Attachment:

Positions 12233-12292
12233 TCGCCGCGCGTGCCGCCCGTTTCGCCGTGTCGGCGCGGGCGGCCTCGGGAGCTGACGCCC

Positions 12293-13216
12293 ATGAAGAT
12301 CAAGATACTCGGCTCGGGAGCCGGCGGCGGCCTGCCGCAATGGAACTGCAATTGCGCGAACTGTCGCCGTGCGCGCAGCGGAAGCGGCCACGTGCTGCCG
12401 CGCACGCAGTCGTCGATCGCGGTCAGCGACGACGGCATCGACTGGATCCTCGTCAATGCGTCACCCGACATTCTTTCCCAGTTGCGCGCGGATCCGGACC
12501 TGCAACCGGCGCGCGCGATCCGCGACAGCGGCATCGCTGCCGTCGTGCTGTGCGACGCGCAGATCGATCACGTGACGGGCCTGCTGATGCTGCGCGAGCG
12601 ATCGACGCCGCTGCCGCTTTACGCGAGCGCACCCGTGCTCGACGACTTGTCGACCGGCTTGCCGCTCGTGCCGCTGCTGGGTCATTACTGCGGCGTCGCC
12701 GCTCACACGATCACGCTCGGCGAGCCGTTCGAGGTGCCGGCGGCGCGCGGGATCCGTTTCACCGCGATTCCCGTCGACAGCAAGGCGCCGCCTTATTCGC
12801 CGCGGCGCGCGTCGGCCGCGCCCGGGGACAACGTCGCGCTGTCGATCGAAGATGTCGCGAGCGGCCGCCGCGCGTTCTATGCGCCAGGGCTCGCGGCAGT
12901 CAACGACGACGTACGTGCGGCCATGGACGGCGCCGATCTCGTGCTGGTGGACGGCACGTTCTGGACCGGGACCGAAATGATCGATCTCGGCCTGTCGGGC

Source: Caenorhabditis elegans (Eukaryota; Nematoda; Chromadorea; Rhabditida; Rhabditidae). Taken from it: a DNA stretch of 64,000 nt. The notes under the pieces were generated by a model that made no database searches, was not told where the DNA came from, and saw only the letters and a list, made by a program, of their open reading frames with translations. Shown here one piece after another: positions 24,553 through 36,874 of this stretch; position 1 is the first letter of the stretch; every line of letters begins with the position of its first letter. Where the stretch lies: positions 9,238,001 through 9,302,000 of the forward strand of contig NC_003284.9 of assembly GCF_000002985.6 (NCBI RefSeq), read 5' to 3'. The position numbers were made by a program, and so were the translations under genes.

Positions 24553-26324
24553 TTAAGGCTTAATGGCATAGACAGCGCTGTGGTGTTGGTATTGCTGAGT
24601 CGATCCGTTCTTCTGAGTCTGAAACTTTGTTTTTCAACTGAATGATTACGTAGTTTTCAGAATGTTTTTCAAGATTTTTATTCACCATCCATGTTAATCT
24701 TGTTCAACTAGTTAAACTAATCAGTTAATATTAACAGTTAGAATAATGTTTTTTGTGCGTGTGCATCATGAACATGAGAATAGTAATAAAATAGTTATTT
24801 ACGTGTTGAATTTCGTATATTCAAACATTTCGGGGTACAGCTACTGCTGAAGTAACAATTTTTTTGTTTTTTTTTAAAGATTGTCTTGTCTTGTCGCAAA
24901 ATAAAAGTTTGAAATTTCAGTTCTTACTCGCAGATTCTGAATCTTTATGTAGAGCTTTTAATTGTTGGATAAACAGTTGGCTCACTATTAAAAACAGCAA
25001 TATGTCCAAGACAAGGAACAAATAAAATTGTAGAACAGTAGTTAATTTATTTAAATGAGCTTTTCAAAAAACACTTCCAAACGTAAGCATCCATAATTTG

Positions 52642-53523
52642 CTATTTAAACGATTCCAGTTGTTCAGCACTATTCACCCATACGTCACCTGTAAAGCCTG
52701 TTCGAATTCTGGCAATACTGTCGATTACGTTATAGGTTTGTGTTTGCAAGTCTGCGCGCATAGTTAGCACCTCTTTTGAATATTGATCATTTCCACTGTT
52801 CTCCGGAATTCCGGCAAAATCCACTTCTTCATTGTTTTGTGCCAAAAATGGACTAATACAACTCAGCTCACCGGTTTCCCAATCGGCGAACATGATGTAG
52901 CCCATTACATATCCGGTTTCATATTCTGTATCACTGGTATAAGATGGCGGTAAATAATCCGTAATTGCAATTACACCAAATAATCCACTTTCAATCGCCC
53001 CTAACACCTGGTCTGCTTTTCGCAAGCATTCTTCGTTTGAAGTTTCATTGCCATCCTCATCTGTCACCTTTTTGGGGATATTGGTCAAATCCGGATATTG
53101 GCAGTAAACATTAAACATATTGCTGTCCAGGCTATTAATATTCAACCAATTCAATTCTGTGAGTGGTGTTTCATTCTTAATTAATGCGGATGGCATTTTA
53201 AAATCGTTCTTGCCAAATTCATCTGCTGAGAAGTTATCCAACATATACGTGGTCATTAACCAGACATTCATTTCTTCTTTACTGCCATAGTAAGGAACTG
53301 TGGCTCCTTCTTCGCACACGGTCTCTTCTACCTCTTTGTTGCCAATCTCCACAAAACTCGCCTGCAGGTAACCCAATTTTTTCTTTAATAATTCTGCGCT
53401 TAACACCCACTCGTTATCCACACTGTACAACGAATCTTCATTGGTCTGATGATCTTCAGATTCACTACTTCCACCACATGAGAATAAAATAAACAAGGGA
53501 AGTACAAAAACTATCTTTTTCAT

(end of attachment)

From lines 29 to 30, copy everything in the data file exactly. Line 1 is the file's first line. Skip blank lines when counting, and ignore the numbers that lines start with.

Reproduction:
53401 TAACACCCACTCGTTATCCACACTGTACAACGAATCTTCATTGGTCTGATGATCTTCAGATTCACTACTTCCACCACATGAGAATAAAATAAACAAGGGA
53501 AGTACAAAAACTATCTTTTTCAT